You know, I think that's the narrative that we saw the Republicans wanted to say today, which is, don't hear what Mr. Cohen has to say. Don't look at the substance or try to find corroboration for what he has to say. Let's just try to tear him down and make this all about impeachment.
It's certainly been the case for the last couple of years that Donald Trump has been the biggest champion of his own impeachment, because he feels it rallies his base.
No, I think what Chairman Cummings did — And I think he did a spectacular job today — is bring to light a whole series of seriously concerning allegations of wrongdoing and deep criminality by the president.
And what is striking, I think, to my GOP colleagues is, for two years, there was no oversight. And now we're getting it, the country's getting it for the first time. And, yes, that may be jarring, but that is actually what Congress is supposed to do.
Are you hearing from your Republican colleagues that they now have doubts about the president that they didn't have before?
You know, my Republican colleagues express those doubts in private. What we saw today, they're not willing to express those doubts in public.
And, quite to the contrary, they are playing to the president in the Oval Office. Sometimes, they're playing his base back in their districts. But the willingness to speak truth to power was nonexistent, unfortunately, by the GOP in today's hearing.
I hope, for the sake of our country, that changes, because one thing they think ran through the entire hearing today is a portrait of a president and those around him who have a code of dishonesty, a way of life of dishonesty.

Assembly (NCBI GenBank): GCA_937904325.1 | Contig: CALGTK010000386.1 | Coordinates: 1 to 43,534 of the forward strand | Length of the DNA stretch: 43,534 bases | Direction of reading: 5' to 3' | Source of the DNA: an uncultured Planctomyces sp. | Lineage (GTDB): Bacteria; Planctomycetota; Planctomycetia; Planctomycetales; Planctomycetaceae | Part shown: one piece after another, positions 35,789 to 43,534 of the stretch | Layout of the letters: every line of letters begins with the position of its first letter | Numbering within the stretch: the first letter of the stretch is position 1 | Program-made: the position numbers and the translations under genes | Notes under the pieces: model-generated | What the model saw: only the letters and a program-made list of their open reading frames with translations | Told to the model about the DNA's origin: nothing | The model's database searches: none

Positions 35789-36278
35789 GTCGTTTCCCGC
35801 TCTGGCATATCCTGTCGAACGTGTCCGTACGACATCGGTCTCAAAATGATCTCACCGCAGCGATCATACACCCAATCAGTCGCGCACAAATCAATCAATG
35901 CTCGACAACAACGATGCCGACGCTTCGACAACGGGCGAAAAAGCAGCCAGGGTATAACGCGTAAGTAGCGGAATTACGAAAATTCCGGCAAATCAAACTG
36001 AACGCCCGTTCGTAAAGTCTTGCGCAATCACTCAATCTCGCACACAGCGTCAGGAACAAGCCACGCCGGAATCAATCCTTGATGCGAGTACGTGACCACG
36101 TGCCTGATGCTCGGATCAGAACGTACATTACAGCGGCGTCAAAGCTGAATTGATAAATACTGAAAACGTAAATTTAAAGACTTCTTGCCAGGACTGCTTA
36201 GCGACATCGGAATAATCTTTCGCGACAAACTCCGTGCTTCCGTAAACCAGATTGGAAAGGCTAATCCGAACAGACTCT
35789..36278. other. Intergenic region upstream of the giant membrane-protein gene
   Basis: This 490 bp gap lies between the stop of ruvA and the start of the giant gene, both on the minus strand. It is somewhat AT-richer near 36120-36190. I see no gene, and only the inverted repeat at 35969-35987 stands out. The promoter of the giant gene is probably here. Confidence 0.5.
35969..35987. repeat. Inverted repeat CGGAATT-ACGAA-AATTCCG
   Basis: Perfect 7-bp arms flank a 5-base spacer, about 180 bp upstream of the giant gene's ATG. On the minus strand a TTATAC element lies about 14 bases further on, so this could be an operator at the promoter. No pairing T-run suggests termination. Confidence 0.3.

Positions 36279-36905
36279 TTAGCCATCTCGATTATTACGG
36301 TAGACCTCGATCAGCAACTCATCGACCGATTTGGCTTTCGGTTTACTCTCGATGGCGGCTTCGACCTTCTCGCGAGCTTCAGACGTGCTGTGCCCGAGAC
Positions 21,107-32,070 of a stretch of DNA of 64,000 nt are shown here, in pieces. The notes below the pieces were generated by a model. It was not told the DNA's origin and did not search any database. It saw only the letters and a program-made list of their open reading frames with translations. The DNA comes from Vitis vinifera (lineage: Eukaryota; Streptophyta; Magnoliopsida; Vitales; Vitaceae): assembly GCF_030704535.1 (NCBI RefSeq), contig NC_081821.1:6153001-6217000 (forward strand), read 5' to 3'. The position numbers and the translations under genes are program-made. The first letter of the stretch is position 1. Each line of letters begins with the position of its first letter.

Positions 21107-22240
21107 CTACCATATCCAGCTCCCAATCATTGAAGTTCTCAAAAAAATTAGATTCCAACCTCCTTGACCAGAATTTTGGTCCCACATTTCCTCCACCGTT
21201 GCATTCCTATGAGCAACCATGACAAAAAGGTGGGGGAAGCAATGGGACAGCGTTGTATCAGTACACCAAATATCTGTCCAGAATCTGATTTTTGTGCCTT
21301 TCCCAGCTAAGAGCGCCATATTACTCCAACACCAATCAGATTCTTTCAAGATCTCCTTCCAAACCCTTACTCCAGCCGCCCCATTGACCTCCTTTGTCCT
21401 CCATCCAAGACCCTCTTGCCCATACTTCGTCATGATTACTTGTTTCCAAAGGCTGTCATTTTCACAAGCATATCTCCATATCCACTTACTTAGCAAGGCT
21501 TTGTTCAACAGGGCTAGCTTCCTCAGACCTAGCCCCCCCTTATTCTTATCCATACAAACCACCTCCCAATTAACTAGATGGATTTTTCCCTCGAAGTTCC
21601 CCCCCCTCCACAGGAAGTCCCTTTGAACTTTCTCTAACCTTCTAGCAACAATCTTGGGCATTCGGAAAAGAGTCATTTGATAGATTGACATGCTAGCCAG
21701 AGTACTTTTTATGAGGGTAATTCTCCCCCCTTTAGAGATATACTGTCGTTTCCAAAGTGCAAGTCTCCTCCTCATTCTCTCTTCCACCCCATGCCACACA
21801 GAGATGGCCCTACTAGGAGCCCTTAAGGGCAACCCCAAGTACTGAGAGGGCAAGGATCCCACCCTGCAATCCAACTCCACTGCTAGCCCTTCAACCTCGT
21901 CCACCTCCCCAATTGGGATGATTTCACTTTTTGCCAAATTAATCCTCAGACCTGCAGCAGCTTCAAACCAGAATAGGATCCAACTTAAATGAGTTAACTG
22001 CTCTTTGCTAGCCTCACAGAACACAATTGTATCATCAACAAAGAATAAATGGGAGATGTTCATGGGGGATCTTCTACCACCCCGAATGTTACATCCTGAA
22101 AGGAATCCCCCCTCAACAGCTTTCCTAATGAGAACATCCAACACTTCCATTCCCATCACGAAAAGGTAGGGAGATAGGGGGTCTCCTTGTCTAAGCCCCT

And we have seen that in the thousands of falsehoods that have come from the president since he took office. We have seen that in the multiple convictions of all the people around him.
And I will say this, also, Judy. If my GOP colleagues are complaining about bringing in a witness who has been convicted of a crime, well, then we can't bring in a whole set of people around Donald Trump who have all been convicted of various crimes.
Finally, just one very quick question.
Your committee, as we said, the Intelligence Committee, tomorrow, you're meeting behind closed doors. But is there one thing you can tell us about the direction you're going to be taking with Mr. Cohen that we didn't hear today?
And, you know, we're going to be drilling down on some of the topics you heard about today and some you didn't, but to give you an illustration, Moscow Trump Tower, this project that Michael Cohen talked about today, having repeated conversations on the campaign trail with Donald Trump, while Donald Trump was denying this was happening to the public.
We're going to be drilling down in great detail, going over dozens of documents dealing with that transaction, talking about other witnesses to that transaction, talking about who in the Kremlin they were reaching out to for help, going into a lot of detail on that and other issues.
We appreciate it.
Thank you very much, Chairman Schiff.